Evergreen Insight

Best practices in procurement management

This section, to mark 50 years since the founding of SDA Bocconi, presents a selection of the ideas advanced by faculty members representing seminal work in management research: relevance, concreteness, scientific rigor, and impact on the community are the four pillars underpinning the path proposed here. The SDA Insight initiative is part of the broader project, “50 Years of Ideas.”

Procurement management is an operational aspect of business that has long been underestimated. In light of the economic relevance of procurement and the strategic impact of suppliers, companies need extensive expertise as well as the right tools to deal with supply chain, partners, value and risks.

Procurement management was the topic of two different research outputs which both underscored the central role of the function as a critical component of effective organizational management. The first, published in 2004, was entitled Strategic Procurement Management: Current Best Practices. The focus here centered on the basic choices underpinning critical procurement processes and how they build competitive advantage. These organizational decisions involve, among other things, whether to make or buy; partnerships with suppliers; the degree of insourcing or outsourcing for procurement; marketing procurement and its main levers; sourcing formats and strategies (also with an eye to emerging markets); and the structure of procurement activities.

A second 2005 publication, entitled Purchase Products and Services Processes, Approaches and Managerial Solutions, fleshes out the earlier study, exploring indispensable operational choices for procurement management. These choices are analyzed from the standpoint of the short-term effects arising from the application of appropriate methodologies and tools, which are selected to specifically address the problem of procurement. This study offers a comprehensive illustration of managerial practices used to deal with the supply chain for direct and indirect materials and services, detailing all operational processes: managing the procurement process and the Total Cost of Ownership approach; arranging and purchasing direct and indirect materials and services; ICT tools; the role of virtual marketplaces and criticalities in using Electronic-Reverse Auctions; models for assessing and selecting suppliers; criticalities and methods for building an accurate performance evaluation system for the procurement office.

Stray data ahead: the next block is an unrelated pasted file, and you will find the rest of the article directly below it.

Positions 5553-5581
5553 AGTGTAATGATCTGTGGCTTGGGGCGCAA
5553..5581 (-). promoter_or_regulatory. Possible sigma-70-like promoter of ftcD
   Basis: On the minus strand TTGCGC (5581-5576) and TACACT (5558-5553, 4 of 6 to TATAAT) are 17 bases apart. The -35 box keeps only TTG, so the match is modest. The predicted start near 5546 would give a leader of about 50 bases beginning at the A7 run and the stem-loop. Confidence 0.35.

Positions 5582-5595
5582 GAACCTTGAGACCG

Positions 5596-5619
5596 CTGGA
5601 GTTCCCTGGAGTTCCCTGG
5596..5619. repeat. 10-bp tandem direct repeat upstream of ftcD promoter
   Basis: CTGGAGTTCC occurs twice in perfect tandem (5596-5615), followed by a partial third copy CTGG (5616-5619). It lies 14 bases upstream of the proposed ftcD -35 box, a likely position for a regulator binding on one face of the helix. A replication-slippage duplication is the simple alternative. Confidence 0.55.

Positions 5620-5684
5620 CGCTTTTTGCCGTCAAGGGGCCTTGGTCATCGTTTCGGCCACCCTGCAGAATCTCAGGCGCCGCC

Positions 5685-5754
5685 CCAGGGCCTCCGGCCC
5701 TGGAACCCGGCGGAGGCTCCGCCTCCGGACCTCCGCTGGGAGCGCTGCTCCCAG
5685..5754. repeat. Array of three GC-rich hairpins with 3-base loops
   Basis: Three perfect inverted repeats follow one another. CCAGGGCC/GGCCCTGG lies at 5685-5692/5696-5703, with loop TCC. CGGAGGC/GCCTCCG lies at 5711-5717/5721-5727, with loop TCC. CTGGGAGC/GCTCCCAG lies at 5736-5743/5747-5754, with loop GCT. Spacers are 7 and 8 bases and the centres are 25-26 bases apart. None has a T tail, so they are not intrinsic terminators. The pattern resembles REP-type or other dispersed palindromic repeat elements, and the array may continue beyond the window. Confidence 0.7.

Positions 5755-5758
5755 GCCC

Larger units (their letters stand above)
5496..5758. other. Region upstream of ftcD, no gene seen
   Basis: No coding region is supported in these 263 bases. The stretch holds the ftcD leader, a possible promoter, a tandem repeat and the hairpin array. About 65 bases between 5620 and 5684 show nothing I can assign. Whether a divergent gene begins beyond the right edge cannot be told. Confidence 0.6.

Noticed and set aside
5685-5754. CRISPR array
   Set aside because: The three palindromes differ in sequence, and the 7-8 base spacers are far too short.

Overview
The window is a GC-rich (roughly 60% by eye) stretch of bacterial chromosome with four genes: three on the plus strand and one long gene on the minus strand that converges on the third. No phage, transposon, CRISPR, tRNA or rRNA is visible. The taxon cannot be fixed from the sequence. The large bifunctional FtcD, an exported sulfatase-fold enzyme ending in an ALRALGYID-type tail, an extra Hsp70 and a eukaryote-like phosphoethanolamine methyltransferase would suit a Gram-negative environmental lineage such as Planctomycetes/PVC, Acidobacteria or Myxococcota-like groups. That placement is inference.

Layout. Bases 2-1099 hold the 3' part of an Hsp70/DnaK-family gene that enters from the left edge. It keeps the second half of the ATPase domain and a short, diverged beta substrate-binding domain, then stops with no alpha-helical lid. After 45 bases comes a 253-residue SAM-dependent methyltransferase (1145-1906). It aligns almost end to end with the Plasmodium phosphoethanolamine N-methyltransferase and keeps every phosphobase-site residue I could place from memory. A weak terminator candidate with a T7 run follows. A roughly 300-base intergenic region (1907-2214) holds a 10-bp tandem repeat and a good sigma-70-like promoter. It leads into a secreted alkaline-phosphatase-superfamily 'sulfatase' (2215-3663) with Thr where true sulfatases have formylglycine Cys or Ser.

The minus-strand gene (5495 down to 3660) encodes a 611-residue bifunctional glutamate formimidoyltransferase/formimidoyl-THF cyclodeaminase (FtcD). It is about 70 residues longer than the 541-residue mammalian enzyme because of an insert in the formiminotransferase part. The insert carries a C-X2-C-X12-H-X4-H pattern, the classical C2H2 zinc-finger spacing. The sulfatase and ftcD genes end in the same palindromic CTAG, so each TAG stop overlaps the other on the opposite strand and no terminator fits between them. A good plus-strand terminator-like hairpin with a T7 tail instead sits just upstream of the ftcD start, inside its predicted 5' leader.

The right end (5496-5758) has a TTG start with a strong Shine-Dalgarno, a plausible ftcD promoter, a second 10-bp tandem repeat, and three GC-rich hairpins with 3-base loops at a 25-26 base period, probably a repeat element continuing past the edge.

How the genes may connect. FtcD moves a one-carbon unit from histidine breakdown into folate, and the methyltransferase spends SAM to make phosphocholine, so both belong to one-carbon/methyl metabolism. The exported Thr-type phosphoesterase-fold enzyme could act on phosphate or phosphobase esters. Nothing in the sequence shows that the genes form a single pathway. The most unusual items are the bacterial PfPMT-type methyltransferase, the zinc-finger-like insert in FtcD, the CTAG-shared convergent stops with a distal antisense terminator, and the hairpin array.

A number of critical observations emerge from both studies. The importance of procured goods (profit impact) and the complexity of the supply market (supply risk) directly affect corporate strategies and the proper functioning of the procurement office. Companies that have not yet set up a clear procurement structure risk losing ground to their more evolved competitors. The solution would be to focus more on new positions at the level of corporate strategy and culture, shifting toward a more proactive leadership open to collaborating with external players. This is especially true today, when procurement processes are attracting a great deal of attention and undergoing major changes.

First, the crises triggered by the Covid-19 pandemic and the scarcity of critical components for entire supply chains underscore how procurement decisions must align with managerial approaches to business continuity, in an attempt to balance cost objectives with flexibility, service and resilience. Many companies have completely overhauled their performance measurement systems for procurement to factor in relevant variables for their business.

Second, due to digitalization processes, managing procurement now means mastering new technologies, introducing a variety of operational models based on complex systems such as Artificial Intelligence. What proves relevant in such projects is not only the capacity to evaluate technologies in terms of how they can upgrade efficiency and effectiveness, but also the ability to guide and shape the change in people and organizations that these technologies bring about.

A relevant evolution which was not revealed in the 2004-2005 research has to do with procurement’s contribution to sustainability. Environmental and social impacts were already embedded in procurement policies at that time. But because of the strategic nature and the visibility that these aspects are taking on today at various levels, every procurement management team is working to implement measures to improve the performance of the entire supply chain.